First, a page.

I recently read a brief, but interesting essay about the reluctance of artists to commodify their art, specifically in the quilting tradition. A good part of the essay focuses on gift-giving to organizations, for fundraising, to people going through some kind of hardship, etc.. Gifting quilts is as much a part of the quilting culture as needle and thread, but why? Why do we spend so much time and thought and effort on creating something to give away? I mean sure, sometimes we need a reason to make another quilt and god knows we can't claim to need one to go on the bed when we already have two for each season and a few more for whenever the whim hits us, and creating a quilt to give away is a great excuse to play with our fabric. But is that it? Or do we also feel that we are making an important contribution? And what do we expect from the people who receive it? Do we expect them to be thrilled? To recognize and appreciate what we put into it? To treat it lovingly and tenderly? How would you feel if you made a baby quilt for someone and next time you went to their home, the dog was lying on it? Or what if you just never saw them use it, if it just disappeared? (Check out this link to "Ugly Quilts").
Since my return to quilting I have made and given away two things - both to my father. One is a bed quilt based on two quilts his grandmother made, and most recently, a tablecloth (click here for the block pattern on the Quilters' Cache).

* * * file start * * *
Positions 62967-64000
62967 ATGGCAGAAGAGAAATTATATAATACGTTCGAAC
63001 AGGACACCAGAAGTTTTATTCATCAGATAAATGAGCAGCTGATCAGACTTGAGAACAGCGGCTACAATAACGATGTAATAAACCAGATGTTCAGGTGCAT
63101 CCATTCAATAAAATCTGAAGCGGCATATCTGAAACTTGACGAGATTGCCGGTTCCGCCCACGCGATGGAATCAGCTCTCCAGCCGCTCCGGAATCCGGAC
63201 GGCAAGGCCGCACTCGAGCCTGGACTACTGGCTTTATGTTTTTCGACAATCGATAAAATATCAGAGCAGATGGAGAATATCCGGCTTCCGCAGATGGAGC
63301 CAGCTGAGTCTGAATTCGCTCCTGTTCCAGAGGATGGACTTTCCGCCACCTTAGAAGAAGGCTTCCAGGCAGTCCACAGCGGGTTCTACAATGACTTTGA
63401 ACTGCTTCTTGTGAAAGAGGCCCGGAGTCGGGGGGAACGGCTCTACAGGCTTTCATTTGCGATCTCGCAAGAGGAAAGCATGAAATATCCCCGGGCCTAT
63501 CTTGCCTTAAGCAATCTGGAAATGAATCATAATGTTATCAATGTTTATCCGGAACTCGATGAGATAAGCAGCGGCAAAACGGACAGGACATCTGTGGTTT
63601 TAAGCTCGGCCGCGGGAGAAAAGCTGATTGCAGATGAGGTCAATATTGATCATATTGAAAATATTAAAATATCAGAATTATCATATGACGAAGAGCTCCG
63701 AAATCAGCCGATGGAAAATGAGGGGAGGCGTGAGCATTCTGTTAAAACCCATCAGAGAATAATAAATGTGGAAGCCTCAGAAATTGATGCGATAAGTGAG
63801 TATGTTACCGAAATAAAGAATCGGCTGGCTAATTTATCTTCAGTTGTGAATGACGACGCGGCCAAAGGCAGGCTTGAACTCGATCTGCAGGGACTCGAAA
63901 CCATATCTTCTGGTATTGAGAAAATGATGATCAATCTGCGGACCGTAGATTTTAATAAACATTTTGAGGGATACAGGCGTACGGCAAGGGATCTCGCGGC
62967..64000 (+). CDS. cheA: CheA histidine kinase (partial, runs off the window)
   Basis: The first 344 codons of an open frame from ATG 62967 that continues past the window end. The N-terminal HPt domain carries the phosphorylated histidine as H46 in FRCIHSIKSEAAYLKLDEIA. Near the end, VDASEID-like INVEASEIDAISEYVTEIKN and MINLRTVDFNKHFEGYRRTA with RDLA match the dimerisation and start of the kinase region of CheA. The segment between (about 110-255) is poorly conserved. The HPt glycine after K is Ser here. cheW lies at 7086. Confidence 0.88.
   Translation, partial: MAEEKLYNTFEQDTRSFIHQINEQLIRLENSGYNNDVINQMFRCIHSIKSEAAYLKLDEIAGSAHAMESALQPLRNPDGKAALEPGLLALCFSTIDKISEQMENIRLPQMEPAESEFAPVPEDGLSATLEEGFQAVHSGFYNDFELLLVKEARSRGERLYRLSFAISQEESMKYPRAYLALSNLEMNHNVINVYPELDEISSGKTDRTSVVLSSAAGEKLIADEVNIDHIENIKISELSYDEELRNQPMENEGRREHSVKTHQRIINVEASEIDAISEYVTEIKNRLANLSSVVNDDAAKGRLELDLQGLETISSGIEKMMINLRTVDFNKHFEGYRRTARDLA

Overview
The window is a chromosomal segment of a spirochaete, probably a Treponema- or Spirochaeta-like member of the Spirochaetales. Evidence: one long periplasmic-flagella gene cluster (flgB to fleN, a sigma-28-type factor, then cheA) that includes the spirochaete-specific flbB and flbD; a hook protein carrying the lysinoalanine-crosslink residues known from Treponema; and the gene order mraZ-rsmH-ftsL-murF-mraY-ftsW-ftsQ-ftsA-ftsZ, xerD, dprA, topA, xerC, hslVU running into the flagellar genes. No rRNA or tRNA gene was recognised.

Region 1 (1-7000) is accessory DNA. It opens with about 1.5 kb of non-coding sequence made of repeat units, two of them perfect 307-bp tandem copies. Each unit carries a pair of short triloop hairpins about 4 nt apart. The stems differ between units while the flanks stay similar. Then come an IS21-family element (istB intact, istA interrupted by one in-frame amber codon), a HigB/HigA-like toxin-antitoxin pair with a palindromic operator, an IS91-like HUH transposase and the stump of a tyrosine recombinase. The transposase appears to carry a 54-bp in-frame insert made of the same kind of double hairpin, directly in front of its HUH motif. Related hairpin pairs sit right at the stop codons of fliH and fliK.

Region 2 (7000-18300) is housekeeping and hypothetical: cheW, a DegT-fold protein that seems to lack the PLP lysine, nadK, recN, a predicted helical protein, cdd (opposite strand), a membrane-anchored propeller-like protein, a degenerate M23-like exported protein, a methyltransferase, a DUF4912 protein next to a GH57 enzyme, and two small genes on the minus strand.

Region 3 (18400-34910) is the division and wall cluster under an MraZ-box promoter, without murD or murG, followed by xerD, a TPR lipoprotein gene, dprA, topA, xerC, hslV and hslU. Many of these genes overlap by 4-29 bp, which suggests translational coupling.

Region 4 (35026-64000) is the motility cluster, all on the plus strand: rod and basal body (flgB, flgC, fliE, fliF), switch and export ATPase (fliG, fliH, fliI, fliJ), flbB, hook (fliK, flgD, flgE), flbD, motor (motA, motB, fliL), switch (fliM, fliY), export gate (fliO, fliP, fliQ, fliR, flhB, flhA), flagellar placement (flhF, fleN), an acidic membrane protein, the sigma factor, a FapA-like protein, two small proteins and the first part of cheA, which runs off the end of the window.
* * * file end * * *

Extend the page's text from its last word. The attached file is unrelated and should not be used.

Here's one of the two bed quilts upon which mine is based.
I cannot remember a time that we didn't have the two twin sized quilts, but I imagine we inherited them when my grandmother died and I was a teenager. They were simple and not perfect - some of the patches didn't match up. The pieces were stitched together by hand and the blocks were assemble by machine. They were mostly hand-quilted, but the basket handles were machine appliqued - quite a feat for back then no doubt. Unfortunately, we sorely lacked in the appreciation department when it came to these quilts. They hung around the house for years, then when my parents bought some land and built a small stacked-log out-building that we ended up staying in for awhile (not this exact building but the method of construction is the same), we thumb-tacked (yes, thumb-tacked) one of the quilts to a wall as insulation and somehow the other ended up just rotting outside.
I began to notice the quilt. I began looking at the piecing, the hand and machine quilting, and I began to wonder about the maker. Who was she, why did she make them, how long did it take her? The more I wondered, the more I thought about making one myself, in part to connect with her, to have some continuity between my ancestors and myself. So this quilt, now so stained, torn, and battered, was my reason for taking up quilting back then, and it was the inspiration for getting me back into quilting now.
Did my great-grandmother have any inkling of the effect her work would have? She never knew me, she died long before I came along, yet in her making these two simple quilts she gave me a wonderful gift that continues to inspire me and that makes me wonder if any of my quilts will inspire some as-yet unknown descendant of mine, or perhaps a stranger, to take up the craft/art of quilting. As my father points out, you just never know what effect you have on others, and anything you do or make may one day be a gift of great importance to someone. Perhaps you will never know what happens to your gifted quilt, perhaps it will go to the dogs, or to a drawer, or never serve the purpose for which you made it. But maybe, it will serve a greater purpose, one that you can't even imagine.
Keep your foot on the dogs.